This documentary has a most serious intent. Too often in the past education reform has been more concerned with addressing the obvious symptoms of a problem, rather than addressing the cause of the problem itself. Now in the early 21st century the present arrangements are so overlaid by layer upon layer of ‘quick fix’ solutions that to cut through to the underlying causes requires a level of knowledge and background most people simply just do not have. If ever it was true that a people who forget their history simply live to make the same mistakes all over again, it is now. The situation is serious.
The spectacular rise in the standard of living in recent years has created an extraordinary paradox. The busier and wealthier people have become the less time they seem to have for each other. This has created a crisis in how to educate the young. England which only two centuries ago led the entire world into the modern industrial age by merging the genius of the few with the applied creativity of countless self-taught craftsmen, has forgotten the adolescent’s instinctive need “to grow up” by so learning to do things for themselves that they emerge as responsible, skilful and thoughtful adults.
Instead of fostering such innate creativity the English, and subsequently other English speaking peoples, have started placing their faith in forms of institutional schooling that so go “against the grain of the brain” that they end up trivialising the very adolescents that they claim to be supporting. By ignoring recent research in the socio-biological sciences, schools continue to over emphasise conformity and standard procedures.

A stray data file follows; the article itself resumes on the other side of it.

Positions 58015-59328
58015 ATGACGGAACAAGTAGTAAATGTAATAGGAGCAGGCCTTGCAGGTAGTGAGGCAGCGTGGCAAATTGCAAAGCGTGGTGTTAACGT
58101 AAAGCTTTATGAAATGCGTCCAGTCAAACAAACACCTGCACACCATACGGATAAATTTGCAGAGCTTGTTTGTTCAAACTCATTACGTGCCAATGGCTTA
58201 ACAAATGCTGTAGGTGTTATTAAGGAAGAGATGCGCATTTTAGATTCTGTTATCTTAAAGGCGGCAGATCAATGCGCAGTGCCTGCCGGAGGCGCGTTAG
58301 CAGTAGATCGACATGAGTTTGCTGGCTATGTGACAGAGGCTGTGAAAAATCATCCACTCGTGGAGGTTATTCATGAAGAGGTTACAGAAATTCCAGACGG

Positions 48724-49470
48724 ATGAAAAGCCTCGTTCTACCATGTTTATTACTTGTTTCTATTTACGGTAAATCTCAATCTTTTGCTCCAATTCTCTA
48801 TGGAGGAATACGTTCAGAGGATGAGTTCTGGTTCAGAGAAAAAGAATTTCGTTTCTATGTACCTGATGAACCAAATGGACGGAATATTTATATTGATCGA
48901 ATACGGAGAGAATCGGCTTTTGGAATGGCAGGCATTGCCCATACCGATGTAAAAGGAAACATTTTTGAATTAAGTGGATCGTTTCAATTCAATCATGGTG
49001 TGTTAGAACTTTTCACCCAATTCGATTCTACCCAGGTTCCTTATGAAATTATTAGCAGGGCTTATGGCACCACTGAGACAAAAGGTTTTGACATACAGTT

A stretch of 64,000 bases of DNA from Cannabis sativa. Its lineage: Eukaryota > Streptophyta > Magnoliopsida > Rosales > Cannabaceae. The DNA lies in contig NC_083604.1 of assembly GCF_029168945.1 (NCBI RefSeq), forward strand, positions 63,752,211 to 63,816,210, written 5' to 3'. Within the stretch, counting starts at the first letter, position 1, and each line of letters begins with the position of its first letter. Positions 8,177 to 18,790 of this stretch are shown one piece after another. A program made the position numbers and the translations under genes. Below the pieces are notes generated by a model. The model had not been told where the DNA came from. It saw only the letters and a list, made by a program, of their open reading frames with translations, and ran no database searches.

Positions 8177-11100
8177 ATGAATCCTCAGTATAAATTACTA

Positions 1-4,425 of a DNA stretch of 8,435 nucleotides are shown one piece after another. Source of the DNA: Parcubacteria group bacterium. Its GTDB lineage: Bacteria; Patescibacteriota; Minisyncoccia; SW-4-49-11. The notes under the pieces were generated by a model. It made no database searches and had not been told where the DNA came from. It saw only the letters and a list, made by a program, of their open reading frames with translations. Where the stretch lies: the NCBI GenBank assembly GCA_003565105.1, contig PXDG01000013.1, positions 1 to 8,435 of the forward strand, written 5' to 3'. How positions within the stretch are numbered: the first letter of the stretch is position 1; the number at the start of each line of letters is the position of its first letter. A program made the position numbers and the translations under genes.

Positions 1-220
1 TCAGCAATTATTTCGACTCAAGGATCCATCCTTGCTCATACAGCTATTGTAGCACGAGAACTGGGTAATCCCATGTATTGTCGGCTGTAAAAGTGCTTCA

While the human brain has evolved to function effectively in complex situations – we naturally think big, and act small – modern education has become side-tracked into creating specialists who are well-qualified in their own narrow disciplines, but nothing like as good at seeing the wider impact of their actions. Because formal schooling has done its best to neutralise the impact of adolescence, recent generations of young people have been deprived of the strength of making difficult decisions, and learning to pick up the pieces if things go wrong.
Civilisation can never be taken for granted for it depends on a constant supply of responsible and tough new adolescents to replace the worn-out skills of their elders. Education is a multifaceted process that policy makers in many countries simplify and codify at society’s peril, for to put excessive faith in a highly prescriptive form of schooling inhibits the very creativity and enterprise needed for an uncertain future. This process has been exacerbated in recent years at National politicians have sought to take ever greater control over its delivery, almost regardless of what might be the specific circumstances of individual communities. It is not simply a crisis of schooling that has to be faced, but the much more serious problem namely a collapsed families and the emasculation of community.